Back@U DML Competition Mockup

The Digital Media and Learning Competition has reached the stage for authors to revise. I’ve been seeking out projects that fit with our thoughts for Reimagining Learning and saving them here. Now we have a couple interesting comments left by other entrants.

The question in my mind is how to better show what we are proposing to those commentators and perhaps use the demo to self-reflect and make our entry better.

First Attempt – Diigo

Following a brainstorming session with Theron, I created a group “DML Competition”  so that I could begin exploring how to give Back@U type feedback (or at least an approximation of it) to myself and other DML competitors, using the criteria of the competition itself. I wanted to do my exploration in a public way that could become understood by the judges and the audience as well.

I found four criteria in the DML call for submissions and highlighted them in 4 colors with Diigo’s tools. After you install Diigo, check out the Digital Media and Learning/reimagining_learning.php entry in the DML Competition or see screenshot below.

click to enlarge

Based on what I found in their call for proposals, here are four suggested categories for structuring feedback:

Yellow=Rich problems. Diverse, multi-faceted problems. New and emerging problems requiring a collaboration among different disciplines and skills to address.

Blue=habits of mind, including critical thinking, but extending to dispositions leading to innovation: creativity, persistance, curiosity, storytelling, tinkering, improvision, collaboration

Green=Social and collaborative learning; new learning resources, approaches and skills that augment traditional ones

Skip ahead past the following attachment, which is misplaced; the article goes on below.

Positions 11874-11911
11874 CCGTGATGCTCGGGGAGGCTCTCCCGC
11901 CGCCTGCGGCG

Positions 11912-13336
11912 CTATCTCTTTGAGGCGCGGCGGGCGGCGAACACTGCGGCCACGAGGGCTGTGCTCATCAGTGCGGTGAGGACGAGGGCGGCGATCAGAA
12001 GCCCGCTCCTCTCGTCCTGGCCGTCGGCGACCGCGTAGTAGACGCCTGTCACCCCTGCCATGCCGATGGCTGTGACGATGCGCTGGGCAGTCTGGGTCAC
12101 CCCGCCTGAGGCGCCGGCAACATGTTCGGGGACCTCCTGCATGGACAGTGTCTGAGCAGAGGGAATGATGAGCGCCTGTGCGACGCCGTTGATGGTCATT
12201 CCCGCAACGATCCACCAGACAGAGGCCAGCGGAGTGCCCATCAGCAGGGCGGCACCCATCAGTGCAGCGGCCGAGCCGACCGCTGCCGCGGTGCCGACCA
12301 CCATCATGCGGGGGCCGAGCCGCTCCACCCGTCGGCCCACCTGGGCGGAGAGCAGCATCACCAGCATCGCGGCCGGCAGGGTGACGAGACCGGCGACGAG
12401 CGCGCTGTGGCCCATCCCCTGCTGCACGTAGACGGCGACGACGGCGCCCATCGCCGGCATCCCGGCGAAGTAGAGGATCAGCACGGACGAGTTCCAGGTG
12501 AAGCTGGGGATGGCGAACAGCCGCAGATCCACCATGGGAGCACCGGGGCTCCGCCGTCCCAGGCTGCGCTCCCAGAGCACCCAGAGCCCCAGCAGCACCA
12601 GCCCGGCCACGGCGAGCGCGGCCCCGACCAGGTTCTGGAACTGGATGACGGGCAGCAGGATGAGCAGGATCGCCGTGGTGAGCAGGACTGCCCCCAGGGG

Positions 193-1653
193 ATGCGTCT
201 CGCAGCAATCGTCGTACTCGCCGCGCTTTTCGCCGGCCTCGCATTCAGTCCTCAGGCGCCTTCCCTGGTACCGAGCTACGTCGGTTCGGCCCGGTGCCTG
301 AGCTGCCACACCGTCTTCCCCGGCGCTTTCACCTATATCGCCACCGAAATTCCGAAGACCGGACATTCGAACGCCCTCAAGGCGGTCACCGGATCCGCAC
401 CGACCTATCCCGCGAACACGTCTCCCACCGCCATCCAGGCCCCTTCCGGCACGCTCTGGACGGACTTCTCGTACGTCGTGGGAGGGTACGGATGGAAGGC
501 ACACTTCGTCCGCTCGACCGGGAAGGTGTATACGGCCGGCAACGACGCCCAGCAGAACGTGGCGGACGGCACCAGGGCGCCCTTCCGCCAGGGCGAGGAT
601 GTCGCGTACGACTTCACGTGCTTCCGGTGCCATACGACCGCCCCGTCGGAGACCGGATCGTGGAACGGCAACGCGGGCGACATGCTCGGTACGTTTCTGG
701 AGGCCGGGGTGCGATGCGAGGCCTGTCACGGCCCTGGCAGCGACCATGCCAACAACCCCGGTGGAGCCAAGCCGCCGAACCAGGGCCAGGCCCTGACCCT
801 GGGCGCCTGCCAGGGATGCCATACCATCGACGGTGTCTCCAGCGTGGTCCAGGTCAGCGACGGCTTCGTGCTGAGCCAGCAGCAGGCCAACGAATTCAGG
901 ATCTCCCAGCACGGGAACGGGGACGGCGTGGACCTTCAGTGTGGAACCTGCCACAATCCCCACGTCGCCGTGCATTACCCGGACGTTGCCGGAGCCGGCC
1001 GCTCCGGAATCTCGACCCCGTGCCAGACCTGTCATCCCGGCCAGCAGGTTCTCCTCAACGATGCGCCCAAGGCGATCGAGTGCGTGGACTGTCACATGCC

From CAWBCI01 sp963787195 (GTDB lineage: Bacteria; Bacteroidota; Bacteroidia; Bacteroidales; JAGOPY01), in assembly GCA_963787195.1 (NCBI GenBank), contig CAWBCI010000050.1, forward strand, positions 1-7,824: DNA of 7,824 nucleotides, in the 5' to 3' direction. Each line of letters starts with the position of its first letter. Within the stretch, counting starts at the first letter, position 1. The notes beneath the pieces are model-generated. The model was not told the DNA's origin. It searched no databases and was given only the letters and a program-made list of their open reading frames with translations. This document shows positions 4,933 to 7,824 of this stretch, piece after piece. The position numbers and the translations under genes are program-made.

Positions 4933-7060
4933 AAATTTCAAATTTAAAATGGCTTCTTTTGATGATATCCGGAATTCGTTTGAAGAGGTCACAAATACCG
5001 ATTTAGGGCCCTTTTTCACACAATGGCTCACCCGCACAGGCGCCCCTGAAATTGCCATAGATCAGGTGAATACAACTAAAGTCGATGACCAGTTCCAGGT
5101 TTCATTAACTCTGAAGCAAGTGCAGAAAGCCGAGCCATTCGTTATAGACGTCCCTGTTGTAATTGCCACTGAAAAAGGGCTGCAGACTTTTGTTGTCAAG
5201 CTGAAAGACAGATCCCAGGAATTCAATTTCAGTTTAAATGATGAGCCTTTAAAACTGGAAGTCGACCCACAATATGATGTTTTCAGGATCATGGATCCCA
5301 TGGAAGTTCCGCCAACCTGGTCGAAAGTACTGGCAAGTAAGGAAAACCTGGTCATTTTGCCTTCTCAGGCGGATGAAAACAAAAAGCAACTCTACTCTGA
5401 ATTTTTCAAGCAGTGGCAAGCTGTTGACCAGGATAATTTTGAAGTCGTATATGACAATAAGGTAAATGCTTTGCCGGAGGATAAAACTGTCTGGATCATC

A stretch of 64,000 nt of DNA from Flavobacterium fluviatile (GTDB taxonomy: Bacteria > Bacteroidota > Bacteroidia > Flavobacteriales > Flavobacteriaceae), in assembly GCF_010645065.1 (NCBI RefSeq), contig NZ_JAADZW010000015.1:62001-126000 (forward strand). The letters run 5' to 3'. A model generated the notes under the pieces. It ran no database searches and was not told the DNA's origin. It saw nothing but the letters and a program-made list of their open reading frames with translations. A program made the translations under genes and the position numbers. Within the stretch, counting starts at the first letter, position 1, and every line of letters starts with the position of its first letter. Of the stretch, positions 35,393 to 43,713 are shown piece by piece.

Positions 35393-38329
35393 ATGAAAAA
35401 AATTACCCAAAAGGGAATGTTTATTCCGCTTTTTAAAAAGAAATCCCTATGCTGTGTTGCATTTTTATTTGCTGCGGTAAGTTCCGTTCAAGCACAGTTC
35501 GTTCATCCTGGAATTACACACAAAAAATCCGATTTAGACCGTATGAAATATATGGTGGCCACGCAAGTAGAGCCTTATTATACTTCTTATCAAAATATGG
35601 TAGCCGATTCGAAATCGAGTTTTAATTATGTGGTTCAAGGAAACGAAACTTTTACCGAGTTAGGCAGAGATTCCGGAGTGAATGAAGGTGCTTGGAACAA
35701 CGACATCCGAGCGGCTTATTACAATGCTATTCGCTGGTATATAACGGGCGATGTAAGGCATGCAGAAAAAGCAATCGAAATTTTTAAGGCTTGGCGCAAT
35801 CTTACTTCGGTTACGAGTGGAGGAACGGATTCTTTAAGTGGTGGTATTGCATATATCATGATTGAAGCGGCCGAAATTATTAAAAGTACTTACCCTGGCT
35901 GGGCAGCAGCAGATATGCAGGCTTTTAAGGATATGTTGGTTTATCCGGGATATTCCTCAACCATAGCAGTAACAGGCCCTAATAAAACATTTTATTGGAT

Pink=Learning setting/activity: tangible, creative activities, that are open and discovery-based, involve tinkering and play and are not highly prescriptive.

Next I went to our Back@U entry and attempted to place the 4 colored highlights and some comment about how the criteria is met into our entry. This exercise was very instructive for thinking about our revisions…

click to enlarge

Why do this in Diigo rather than as comments?

1) I’ve found that comments in the DML system have a limited length.
2) The color highlight allows me to point at the relevant place for my comment.

Get a Diigo account. Join DML Competition. Use the colors codes above and begin highlighting and commenting.

Steve Spaeth has jumped on the Diigo idea and is trying it in a project he has going.

Second Attempt – Google Sidewiki

My second attempt was with Google’s Sidewiki. Its an IE and FF plugin. Go to Google to get it. Sidewiki allows comments by multiple authors for the whole page and/or for selections on the page. Sidewiki does not support color coding.

click to enlarge

What’s still missing?

Each of these tools captures some of our thinking, and perhaps enough to help us provide critiques for improvement.

Community agreed dimensions. I started by pointing to (conjectured) dimensions for assessing this work. The tools (Diigo ans Sidewiki) don’t support the posting of the dimensions.